Tubefilter: Got you. I feel like everybody hits that threshold where they’re like, “Man, I have to bring somebody in. I have to teach them how to think like me and edit like me.” Then it’s a whole thing. Do you have any other goals or plans for this year?
Jessica Tran: No, I think we’re happy with where we’re at. We’ve finally found our groove after a year. I think a couple months ago it really hit like, oh, we’ve got a system in place and everybody knows what we’re doing and everybody is comfortable. There’s not many challenges that come up that freak anybody out anymore. I don’t know, I feel like we’ve really fit into our flow, and as far as other goals, personally, I can’t say that I’m looking to expand the business any more because running a business is like the worst thing in the world. [laughs] I think I’m happy with where it’s at now that I’m comfortable. I have really small personal goals. My dream car is $5,000. I could buy it today if I wanted to.
Tubefilter: What is it? I’ve got to know.
Jessica Tran: It’s a 1989 Toyota Cresta.
Tubefilter: Oh, a Cresta. They have such a look.
Jessica Tran: I could find one right now for $2,500, $3,000, and then put $2,000 into it and build it out to be what I want it to be. I don’t dream of owning a G-Wagon or a Porsche. I don’t really have a big drive to make this business any bigger than it is.
Tubefilter: Totally. My first car was a 2002 Saturn SC2 and I wish I’d never sold it. It also had such a look.
Jessica Tran: I know! Looking back, I wish I held onto my first. It’s weird, your first car is such a junker. You can’t wait to upgrade and be like, “I want to make it big, I want to be successful, and I want to be able to afford a nice car.” Then you get there and then you’re like, “You know what, I miss that first little one.”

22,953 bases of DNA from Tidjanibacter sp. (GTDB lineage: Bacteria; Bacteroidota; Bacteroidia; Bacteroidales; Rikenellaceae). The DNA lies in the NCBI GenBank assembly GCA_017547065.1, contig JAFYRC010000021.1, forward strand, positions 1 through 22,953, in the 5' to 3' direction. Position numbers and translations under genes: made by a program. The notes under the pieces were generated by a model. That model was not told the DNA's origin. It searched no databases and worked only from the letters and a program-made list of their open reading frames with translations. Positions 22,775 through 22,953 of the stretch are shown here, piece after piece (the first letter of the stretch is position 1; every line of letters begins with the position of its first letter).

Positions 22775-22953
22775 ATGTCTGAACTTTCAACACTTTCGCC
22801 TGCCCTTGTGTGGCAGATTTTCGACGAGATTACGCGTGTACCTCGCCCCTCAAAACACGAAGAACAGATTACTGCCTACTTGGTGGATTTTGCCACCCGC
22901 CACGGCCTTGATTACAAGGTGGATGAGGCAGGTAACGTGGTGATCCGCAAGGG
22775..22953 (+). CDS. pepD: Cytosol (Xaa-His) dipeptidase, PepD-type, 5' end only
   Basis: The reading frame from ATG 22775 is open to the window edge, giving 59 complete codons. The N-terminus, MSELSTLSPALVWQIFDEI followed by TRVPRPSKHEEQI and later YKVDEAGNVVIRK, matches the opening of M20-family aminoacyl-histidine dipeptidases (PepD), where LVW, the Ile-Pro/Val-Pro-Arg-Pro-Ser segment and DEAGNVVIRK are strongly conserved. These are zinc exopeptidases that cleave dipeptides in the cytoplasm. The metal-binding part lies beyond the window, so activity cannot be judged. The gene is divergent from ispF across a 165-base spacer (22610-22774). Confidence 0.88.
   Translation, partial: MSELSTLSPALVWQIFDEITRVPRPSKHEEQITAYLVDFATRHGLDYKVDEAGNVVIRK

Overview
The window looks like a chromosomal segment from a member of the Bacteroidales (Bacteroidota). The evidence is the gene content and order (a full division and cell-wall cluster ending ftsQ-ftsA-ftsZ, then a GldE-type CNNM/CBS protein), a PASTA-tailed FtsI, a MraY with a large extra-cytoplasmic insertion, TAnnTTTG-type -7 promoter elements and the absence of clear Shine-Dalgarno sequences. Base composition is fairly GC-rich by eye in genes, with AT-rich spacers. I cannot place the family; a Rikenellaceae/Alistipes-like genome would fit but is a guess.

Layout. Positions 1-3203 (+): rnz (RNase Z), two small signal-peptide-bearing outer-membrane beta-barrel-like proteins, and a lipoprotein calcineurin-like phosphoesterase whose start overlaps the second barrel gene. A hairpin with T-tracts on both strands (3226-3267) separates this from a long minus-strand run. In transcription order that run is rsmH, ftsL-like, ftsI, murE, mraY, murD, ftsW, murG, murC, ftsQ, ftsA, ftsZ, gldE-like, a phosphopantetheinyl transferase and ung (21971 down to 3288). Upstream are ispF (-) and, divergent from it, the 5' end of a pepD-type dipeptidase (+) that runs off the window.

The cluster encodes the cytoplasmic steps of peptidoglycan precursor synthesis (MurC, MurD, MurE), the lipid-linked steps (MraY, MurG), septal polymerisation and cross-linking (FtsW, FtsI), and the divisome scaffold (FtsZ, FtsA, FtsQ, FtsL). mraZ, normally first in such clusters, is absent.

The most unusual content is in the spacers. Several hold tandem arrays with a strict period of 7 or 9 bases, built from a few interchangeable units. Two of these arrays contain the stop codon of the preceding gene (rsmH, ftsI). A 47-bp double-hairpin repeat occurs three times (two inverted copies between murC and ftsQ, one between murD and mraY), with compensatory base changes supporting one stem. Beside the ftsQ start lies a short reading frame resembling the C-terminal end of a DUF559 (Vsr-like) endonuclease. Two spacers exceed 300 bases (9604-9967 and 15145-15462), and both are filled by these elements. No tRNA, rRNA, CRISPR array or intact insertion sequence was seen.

Tubefilter: Right? I miss that little car! Don’t let anybody talk you out of a Cresta.
Jessica Tran: No, that’s the goal. I need to find one without any rust and then I’m willing to put $1,000 into it to restore it.
Tubefilter: Can’t wait to see it when you do. My last question for you, I wanted to highlight that you’re on TikTok’s first API Visionary Voices list. What was that experience like for you?
Jessica Tran: Honest, it was super surreal. I don’t feel like my content is very…”polished” would be the word that I keep thinking of, because I look at a bunch of other creators and they’re doing such good stuff and so I didn’t feel…It was a big shock to me that I was being considered because I was like, “I do all this stuff on my phone.” I see myself as a trade worker. It’s interesting. It was an incredible honor to be recognized. Like, “Hey, you’re making content that is influential and inspiring enough for us to consider you.” Then to name you the API Visionary Voice…It was weirdly validating and scary at the same time that like, okay, I’ve hit this level, but also I feel good that my content has a value to it.
Tubefilter: It does! Congrats on making the list. Is there anything else you want readers to know about you?
Jessica Tran: No, I don’t know. I feel fairly transparent in my videos, so I feel like if you wanted to know anything else, if you just watched, it’s weird. I know I make car detailing content, but if you watch the videos, I talk about myself a lot. If you want to get to know me and watch some satisfying car detailing clips, I guess just head on over to the TikTok channel.